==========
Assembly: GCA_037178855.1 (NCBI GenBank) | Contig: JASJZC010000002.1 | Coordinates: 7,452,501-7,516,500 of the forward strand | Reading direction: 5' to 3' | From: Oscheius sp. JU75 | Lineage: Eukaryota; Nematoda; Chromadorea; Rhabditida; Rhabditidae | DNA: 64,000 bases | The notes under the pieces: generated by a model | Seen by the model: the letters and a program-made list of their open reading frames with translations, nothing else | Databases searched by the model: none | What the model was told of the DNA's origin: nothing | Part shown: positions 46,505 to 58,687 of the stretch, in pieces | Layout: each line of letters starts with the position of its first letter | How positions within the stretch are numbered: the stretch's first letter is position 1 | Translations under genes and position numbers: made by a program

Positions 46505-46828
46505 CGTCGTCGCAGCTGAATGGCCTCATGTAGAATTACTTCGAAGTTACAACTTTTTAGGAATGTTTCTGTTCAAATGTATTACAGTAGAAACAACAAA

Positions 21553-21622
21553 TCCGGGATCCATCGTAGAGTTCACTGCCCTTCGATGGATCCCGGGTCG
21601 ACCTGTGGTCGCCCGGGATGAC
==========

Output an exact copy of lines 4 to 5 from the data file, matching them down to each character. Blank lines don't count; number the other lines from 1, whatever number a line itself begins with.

Positions 21553-21622
21553 TCCGGGATCCATCGTAGAGTTCACTGCCCTTCGATGGATCCCGGGTCG